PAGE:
It started with a simple question eight days ago in Richmond County Superior Court -- "Who killed Lori Joe Hastings?" -- both sides asked the jury Tuesday.
After hearing legal instructions from the judge today, the jury will be asked to decide if Sajid F. Leslie, 29, is the person who set Ms. Hastings' car on fire at about 11 p.m. April 22 and burned her alive.
"They have railroaded Sajid," defense attorney Maureen Floyd told jurors in her closing argument. Mr. Leslie is charged with murder in Ms. Hastings' death.
Investigators and prosecutors neither found nor presented physical evidence to link Mr. Leslie to the crime, Ms. Floyd said. No eyewitness came to tell the jury he saw who killed Ms. Hastings in an isolated parking area off Regency Boulevard.
Three times Mr. Leslie explained to Richmond County sheriff's investigators where he was the night Ms. Hastings died and how he had injured his face, and each time he gave the same account, Ms. Floyd said. But detectives botched the investigation and let the real killer slip away, Ms. Floyd said.
"She left out so many things," Assistant District Attorney Kelly VanGelder told the jury as she began the prosecution's final argument after Ms. Floyd finished.
The defense wants jurors to forget that 2 1/2 months before Ms. Hastings' slaying Mr. Leslie was charged with assaulting her at gunpoint -- much like he did to another former girlfriend, Ms. VanGelder argued.
The defense didn't recall expert witnesses who testified that Mr. Leslie had burns on his face, and that his explanation about a carburetor backfire was impossible, the prosecutor said. And the defense didn't mention two alibi witnesses Mr. Leslie named who happened to be the names of characters in a book he was reading at the time, Ms. VanGelder said.
"He played a game with the investigators. He's playing a game with you," Ms. VanGelder told jurors. "He's sure nobody -- not you, not the state, not the investigators -- are smart enough to catch him."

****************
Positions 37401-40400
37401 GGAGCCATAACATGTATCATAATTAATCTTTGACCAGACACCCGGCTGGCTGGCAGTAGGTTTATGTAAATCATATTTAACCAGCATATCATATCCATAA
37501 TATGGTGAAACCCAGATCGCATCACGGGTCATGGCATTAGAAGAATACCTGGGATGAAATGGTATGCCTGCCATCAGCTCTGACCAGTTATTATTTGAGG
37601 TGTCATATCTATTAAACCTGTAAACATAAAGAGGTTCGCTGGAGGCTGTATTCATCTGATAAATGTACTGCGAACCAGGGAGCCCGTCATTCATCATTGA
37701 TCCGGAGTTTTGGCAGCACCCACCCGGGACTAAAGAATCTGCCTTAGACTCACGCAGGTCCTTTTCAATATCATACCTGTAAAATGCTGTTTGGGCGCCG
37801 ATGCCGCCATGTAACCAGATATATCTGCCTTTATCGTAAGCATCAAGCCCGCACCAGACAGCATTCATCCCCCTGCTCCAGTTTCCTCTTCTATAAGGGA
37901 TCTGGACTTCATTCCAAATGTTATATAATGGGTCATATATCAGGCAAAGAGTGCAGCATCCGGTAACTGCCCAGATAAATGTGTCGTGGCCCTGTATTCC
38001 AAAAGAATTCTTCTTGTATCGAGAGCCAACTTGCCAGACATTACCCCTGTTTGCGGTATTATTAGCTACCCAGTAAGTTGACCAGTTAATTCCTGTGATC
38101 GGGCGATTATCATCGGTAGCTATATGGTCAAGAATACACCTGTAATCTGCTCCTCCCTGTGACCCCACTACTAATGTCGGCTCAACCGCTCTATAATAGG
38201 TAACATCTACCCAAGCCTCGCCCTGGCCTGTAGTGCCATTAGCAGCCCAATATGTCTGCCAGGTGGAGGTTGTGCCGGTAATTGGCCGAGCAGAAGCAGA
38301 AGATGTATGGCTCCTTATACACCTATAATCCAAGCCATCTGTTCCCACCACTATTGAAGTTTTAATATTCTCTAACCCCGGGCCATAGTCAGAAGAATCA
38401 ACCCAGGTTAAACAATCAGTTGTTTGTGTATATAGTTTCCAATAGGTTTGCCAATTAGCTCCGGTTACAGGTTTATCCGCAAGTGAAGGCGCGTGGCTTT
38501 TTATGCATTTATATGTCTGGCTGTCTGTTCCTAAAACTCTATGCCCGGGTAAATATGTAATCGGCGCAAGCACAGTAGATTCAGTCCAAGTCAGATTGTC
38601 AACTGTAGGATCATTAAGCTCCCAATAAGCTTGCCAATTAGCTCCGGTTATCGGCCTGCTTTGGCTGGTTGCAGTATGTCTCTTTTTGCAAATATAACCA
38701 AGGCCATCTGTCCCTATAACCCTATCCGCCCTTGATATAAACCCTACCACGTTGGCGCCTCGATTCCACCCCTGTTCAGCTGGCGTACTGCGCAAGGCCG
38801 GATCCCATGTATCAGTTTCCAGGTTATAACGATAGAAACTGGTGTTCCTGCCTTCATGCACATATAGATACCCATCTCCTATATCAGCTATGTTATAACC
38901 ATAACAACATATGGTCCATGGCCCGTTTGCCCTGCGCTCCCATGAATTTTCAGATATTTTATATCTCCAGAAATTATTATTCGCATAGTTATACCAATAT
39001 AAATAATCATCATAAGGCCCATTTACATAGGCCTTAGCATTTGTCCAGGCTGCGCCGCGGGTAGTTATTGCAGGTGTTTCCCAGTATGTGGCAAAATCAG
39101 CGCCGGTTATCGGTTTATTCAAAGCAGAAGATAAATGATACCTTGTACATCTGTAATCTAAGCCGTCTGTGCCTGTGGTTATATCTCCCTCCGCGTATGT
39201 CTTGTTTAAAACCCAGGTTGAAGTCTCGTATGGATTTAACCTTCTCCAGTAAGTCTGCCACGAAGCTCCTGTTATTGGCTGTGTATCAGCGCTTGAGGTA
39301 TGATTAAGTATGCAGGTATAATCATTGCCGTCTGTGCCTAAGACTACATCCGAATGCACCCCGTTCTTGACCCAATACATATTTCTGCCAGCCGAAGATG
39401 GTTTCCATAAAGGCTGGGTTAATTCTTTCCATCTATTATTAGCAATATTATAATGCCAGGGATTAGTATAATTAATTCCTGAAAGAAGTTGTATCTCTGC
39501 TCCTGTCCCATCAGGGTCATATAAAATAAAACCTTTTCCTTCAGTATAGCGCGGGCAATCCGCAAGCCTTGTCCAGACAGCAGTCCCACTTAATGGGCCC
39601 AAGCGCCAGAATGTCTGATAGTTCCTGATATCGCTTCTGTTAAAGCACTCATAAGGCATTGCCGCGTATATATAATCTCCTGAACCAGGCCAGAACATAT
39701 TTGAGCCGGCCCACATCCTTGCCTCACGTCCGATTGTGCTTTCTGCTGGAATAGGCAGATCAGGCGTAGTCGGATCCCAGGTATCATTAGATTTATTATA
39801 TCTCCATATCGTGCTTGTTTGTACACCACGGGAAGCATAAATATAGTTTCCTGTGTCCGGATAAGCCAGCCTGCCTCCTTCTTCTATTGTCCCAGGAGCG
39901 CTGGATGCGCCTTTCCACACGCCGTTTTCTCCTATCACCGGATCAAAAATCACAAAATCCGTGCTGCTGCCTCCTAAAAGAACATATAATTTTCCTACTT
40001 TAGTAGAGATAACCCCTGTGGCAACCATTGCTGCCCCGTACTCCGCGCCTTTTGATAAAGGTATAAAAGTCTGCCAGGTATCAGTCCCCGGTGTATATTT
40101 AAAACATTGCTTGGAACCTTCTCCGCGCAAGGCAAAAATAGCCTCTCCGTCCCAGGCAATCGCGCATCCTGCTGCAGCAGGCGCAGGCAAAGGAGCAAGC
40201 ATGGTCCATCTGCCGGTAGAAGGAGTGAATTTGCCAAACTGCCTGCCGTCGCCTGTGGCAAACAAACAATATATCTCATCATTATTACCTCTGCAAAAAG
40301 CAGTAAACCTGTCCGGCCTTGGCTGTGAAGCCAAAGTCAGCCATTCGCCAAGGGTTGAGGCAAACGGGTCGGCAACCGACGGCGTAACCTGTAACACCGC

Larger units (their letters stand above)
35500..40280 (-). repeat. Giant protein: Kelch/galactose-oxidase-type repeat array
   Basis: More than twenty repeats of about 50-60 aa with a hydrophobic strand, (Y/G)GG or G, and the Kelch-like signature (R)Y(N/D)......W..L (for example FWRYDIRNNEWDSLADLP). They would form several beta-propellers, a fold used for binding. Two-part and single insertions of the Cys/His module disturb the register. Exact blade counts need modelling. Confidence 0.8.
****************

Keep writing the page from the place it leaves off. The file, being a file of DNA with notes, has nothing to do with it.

To convict Mr. Leslie, jurors must not only find guilt beyond a reasonable doubt, but they also must determine there's no other reasonable explanation except that Mr. Leslie killed Ms. Hastings, defense and prosecuting attorneys agreed.
When a prosecutor's case is composed of circumstantial evidence -- without direct evidence such as an eyewitness or physical evidence tying a suspect to a crime -- "The proved facts shall not only be consistent with the hypothesis of guilt, but shall exclude every other reasonable hypothesis save that of the guilt of the accused," Georgia law states.
The defense team pointed to four other men -- each of whom testified during the trial -- as Ms. Hastings' killer. In her closing argument, Ms. Floyd conceded that one man, Janierol Smith, had a solid alibi -- telephone records revealing calls from his home to Ms. Hastings' at the time of her death.
But Ms. Floyd hammered on the other three witnesses.
She pointed to Ms. Hastings' last boyfriend, Varick Harris, arguing that prosecutors didn't bring in his time card to show he was working at the time of Ms. Hastings' death. And her ex-husband, Levon R. Joe Jr., threatened to burn a woman "as he did with Lori Hastings," Ms. Floyd said.
But the most scathing barbs Ms. Floyd were aimed at Dr. Gasnel Bryan, who treats patients at Aiken Regional Medical Centers where Ms. Hastings' worked.
Three days before her death, Ms. Floyd argued, Ms. Hastings talked to an investigator with the South Carolina Human Affairs Commission where Ms. Hastings had filed a sexual harassment complaint naming Dr. Bryan and another physician.
Ms. Hastings said she wanted the investigator to know another woman who filed a complaint was dead -- just in case something happened to her, too, the witness testified.
"From the grave, Lori pointed to the doctors. But they were never suspects," Ms. Floyd argued.
Don't forget, the prosecutor told jurors, "Lori went voluntarily to meet the person who did this to her." If she was afraid of Dr. Bryan, would she have gone to meet him at 11 p.m. in a dark, isolated spot? Ms. VanGelder asked the jury.
Dr. Bryan testified he didn't know about Ms. Hastings' complaint until after her death, Ms. VanGelder said. As for the other three men painted as suspects, each had iron-clad alibis, she said.
The only alibi investigators couldn't corroborate was that given by Mr. Leslie, the prosecutor argued.
The most important witness was Ms. Hastings' 12-year-old son, Tony Green, Ms. VanGelder told the jury.
"He told you more than anyone else ... that that night just before his momma left, she got a page from that defendant," Ms. VanGelder said.
"There is only one reasonable explanation, ... he doused Lori Hastings with gasoline, and he set that car on fire. Go back there and tell him he's not as smart as he thought he was."
Reach Sandy Hodson at (706) 823-3226.
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